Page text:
AMITIAE - Monday 19 August 2013
Design and Purchase T-Shirts Using iOS Devices (2): The Snaptee t-shirt Arrives
By Graham K. Rogers
Within a few minutes of me ordering the t-shirt on 2 August, there were a couple of emails confirming that the job was in hand; and again on 10 August, a further email telling me that the finished t-shirt was on the way.
When I arrived at my office this morning (19 August), the tell-tale envelope was in my mailbox. The t-shirt inside was the US XL size and, unlike the local XL which can be a bit snug, this gave me plenty enough room.
One thing I had been concerned about was the way the image was applied to the white shirt material. Silk screen printing is the method commonly used here and I do not like this. It feels sticky and heavy when I wear such a product; and in this climate makes me feel uncomfortable.
The email query I sent concerned this and I was told that the company uses digital to garment technology: a newer printing process that uses a computer to print directly onto the T-shirt, allowing the ink to adhere directly to the fabric.
It works for me. The image feels much thinner than a comparable silk screen print product. Wearing the t-shirt - albeit for a brief period - I experienced none of the clamminess I normally associate with silk screen printed output.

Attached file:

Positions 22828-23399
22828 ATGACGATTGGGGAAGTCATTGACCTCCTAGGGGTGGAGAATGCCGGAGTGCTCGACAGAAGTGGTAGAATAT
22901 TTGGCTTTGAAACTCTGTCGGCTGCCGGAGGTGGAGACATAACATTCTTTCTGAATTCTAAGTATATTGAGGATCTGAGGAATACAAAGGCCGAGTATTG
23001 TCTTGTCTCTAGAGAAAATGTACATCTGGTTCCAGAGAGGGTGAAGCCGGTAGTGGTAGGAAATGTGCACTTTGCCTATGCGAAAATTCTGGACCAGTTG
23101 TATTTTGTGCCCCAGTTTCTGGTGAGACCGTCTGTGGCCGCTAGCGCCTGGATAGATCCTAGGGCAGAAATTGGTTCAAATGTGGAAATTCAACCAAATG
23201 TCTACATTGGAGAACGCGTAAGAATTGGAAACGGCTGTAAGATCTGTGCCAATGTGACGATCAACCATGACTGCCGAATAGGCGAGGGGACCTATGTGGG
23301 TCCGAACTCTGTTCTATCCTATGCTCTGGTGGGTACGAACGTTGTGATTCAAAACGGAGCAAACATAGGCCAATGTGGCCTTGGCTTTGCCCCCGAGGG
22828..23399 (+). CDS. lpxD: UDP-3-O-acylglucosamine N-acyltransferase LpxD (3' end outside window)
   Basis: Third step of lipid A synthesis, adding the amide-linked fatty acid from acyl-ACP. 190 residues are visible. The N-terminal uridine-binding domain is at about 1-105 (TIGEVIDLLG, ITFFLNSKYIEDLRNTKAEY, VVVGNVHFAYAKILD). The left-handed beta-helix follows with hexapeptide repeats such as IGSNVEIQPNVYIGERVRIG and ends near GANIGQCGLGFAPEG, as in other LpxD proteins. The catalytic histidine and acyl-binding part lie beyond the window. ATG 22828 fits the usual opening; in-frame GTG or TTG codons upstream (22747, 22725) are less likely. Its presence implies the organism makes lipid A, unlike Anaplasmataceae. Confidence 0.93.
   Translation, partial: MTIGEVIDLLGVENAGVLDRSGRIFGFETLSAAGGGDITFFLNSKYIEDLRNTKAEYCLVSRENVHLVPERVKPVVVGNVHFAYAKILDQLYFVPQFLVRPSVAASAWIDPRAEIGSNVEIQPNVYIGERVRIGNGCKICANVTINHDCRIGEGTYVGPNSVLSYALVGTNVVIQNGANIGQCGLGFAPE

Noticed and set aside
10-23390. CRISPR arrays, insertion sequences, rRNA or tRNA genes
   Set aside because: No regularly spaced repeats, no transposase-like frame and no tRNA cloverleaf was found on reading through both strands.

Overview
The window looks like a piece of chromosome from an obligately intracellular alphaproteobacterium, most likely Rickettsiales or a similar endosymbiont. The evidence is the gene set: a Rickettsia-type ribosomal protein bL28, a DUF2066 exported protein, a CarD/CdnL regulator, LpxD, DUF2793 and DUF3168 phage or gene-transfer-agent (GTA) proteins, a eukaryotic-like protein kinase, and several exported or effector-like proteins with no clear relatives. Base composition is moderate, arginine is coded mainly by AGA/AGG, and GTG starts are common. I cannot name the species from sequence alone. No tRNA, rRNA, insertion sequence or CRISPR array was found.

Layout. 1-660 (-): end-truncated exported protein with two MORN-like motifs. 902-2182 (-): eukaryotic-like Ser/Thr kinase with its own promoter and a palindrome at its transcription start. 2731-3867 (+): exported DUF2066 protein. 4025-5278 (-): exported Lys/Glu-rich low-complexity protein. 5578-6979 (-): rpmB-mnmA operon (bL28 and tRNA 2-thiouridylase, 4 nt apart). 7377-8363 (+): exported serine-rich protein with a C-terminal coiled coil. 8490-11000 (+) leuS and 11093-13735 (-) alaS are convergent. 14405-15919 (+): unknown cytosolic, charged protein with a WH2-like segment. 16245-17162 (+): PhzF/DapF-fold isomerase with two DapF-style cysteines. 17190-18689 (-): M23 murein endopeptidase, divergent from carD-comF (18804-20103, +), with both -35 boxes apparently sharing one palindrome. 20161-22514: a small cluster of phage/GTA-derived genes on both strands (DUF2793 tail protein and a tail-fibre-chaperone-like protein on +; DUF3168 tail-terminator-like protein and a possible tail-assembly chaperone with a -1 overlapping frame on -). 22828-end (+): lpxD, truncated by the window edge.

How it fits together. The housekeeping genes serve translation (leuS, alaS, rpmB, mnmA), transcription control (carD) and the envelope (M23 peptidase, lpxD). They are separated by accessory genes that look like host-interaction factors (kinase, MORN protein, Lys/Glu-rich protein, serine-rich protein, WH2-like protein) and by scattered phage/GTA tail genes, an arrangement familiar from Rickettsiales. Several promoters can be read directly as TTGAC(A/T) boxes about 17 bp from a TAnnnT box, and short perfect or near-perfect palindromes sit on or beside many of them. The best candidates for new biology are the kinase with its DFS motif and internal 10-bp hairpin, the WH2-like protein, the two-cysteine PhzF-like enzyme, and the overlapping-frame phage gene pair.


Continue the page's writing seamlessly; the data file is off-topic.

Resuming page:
I now have a unique t-shirt created from one of my own photographs, the sort of unusual item that could make an excellent gift.
The Snaptee app, which is free, works on the iPhone 3GS and the 3rd generation iPod touch as well as the iPad. On the iPad, however, it only displays in the non-optimised x1 and x2 screens.
Graham K. Rogers teaches at the Faculty of Engineering, Mahidol University in Thailand where he is also Assistant Dean. He wrote in the Bangkok Post, Database supplement on IT subjects. For the last seven years of Database he wrote a column on Apple and Macs.
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